Size: 17x21 cm
V Premio Internacional de Fotografía Pilar Citoler, 2010
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The photographic work of Karen Knorr has developed intellectually and aesthetically since the mid 1980’s, following an initial practice relating to social documentary, Knorr discovered a new area of investigation that went hand in hand with her natural curiosity, interest and knowledge of art theory and art history.
Knorr’s practice has developed a deep engagement and fascination with taxidermy, objects and spaces, in a conceptual practice that continually and consistently disrupts the institutional gaze. Knorr embraces pluralism and the deconstruction of institutions, language, desire, gender and fantasy; issues that dominated the post structural theoretical landscape of the 1980’s and 90’s but the originality and strength of Knorr’s recent work develops these themes and brings new surprising influences to bear, especially after her trip to India in 2008.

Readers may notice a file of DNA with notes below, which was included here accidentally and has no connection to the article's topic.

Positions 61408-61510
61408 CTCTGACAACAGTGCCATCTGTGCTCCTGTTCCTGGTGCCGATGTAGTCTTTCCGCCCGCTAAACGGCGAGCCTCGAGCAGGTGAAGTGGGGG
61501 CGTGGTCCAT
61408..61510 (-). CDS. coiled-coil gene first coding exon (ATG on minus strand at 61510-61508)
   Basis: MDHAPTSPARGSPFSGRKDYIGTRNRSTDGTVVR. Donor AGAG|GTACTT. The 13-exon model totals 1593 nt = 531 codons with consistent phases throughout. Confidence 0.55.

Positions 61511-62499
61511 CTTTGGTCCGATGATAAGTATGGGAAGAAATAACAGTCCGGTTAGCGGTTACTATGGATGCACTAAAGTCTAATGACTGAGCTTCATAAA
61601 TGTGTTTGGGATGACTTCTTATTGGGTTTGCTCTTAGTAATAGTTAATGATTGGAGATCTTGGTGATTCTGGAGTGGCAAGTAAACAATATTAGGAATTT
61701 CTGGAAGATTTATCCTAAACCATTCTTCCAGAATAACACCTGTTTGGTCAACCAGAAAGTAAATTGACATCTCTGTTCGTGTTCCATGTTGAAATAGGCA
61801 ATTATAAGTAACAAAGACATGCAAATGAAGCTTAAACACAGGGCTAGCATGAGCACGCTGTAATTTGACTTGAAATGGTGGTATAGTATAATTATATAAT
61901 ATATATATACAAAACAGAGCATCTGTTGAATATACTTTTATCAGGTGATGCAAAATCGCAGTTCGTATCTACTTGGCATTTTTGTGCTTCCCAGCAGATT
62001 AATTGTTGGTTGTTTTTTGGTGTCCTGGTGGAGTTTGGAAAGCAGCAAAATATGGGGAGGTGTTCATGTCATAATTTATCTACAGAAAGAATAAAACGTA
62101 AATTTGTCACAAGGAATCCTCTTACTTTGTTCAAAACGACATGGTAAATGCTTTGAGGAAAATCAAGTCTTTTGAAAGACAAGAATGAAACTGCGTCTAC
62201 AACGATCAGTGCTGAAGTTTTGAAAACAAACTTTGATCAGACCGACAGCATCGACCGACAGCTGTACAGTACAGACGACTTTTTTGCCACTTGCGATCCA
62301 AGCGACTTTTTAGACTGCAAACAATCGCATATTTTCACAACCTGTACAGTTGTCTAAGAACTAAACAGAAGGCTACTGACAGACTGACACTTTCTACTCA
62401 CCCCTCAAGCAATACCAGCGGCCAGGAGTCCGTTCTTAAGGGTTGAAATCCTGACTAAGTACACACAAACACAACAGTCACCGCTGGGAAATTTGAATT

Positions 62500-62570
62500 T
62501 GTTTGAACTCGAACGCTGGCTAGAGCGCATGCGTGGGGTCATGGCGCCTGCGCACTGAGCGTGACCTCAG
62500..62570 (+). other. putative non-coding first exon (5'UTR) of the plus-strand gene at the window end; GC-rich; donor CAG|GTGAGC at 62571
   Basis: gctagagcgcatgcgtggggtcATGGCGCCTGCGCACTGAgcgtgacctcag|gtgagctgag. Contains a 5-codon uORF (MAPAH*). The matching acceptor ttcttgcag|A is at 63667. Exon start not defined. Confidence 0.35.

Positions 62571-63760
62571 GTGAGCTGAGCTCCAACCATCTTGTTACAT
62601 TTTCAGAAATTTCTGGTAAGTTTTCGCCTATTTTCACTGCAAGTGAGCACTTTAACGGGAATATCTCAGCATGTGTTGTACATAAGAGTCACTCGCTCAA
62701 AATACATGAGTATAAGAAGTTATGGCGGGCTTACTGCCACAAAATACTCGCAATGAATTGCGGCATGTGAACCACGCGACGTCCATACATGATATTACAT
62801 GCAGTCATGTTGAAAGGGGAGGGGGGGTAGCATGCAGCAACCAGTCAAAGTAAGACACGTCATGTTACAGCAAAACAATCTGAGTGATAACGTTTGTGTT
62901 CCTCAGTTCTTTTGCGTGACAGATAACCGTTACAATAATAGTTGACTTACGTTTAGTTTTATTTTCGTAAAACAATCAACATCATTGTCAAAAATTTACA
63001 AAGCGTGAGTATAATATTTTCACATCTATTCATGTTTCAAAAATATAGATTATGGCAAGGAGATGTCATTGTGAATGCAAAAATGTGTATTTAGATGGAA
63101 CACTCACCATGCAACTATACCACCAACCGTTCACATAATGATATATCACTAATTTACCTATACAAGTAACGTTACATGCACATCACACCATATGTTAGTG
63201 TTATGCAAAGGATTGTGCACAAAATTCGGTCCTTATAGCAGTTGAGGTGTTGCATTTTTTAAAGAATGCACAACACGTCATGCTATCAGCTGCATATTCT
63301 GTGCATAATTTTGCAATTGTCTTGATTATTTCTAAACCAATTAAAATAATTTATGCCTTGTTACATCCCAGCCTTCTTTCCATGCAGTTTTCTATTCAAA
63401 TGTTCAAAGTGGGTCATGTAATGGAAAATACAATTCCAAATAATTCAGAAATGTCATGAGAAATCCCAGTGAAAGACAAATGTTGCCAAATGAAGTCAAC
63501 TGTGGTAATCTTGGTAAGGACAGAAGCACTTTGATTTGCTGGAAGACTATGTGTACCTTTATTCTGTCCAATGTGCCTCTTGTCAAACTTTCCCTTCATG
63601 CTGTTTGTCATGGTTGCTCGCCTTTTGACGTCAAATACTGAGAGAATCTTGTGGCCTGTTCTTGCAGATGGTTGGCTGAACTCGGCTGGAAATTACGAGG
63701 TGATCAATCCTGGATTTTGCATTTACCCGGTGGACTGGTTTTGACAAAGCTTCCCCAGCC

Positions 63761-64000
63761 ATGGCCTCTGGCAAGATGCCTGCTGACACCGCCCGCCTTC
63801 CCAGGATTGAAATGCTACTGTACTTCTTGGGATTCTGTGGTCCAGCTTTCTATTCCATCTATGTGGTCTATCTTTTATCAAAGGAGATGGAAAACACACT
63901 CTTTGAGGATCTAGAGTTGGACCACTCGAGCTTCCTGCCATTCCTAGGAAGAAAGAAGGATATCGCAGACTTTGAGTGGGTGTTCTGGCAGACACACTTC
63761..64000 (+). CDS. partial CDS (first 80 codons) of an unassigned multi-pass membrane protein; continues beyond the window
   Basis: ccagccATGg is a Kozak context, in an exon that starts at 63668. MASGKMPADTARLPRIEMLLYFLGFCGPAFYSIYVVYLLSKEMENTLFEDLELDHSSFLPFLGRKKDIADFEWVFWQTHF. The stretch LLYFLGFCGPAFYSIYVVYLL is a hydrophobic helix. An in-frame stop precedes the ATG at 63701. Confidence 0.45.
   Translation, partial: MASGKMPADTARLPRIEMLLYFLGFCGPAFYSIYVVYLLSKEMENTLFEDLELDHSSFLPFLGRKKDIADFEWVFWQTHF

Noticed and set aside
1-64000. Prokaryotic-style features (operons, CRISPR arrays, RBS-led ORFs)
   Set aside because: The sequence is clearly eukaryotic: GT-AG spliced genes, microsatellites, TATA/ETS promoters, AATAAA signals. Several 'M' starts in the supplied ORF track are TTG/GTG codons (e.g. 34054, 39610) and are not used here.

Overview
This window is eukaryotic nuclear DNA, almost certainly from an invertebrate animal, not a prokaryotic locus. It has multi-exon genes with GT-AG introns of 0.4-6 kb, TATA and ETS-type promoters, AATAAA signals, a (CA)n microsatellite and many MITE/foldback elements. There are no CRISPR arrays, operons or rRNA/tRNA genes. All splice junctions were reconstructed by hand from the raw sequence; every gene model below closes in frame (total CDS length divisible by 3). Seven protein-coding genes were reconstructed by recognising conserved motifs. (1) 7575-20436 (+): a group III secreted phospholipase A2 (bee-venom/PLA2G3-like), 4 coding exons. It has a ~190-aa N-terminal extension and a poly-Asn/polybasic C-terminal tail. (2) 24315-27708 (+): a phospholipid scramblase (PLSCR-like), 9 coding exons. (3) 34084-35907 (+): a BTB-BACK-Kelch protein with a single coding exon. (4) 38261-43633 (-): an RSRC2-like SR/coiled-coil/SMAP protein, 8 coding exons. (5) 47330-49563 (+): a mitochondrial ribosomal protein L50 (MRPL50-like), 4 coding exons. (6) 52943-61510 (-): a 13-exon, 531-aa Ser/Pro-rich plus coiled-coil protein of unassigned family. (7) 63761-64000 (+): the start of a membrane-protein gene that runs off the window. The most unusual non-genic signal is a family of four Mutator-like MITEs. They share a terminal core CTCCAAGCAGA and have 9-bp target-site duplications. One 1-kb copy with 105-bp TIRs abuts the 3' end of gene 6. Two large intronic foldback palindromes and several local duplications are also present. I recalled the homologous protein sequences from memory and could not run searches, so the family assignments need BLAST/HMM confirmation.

Ritual, display and death inform Knorr’s poetic, deeply mysterious, playful, smart, and fascinating work that is original in ideas and concepts, and in methods of production. Knorr’s vision and the techniques that she utilises make her akin to a painter rather than a ‘straight’ photographer, she shoots using a large format camera, yet spends many hours in her studio on the digital (post) production of a single image, moving and inserting, editing, enhancing, highlighting and intensifying colour; Knorr’s key board and computer screen are her palette and paintbrush, the final photographic print that the viewer sees via the gallery is her canvas. Knorr’s practice is enacted via a creative process that is a direct and intense encounter with technology whilst at the same time embracing traditional photographic techniques. The spaces represented form a nostalgic link with the past, the disappearing rituals and sensibility, hierarchical values, royalty and aristocracy as a lost race, a trace of history, private as well as public as in the past many of the museums Knorr chooses to photograph were the homes of the royal and aristocratic families.
Knorr embraces the spaces of high culture with a sense of the ‘Baroque’; the intense colouration drenched onto the surface of the photographic paper produces an excess of aesthetic experience, which is a familiar sign in Baroque imagery and architecture.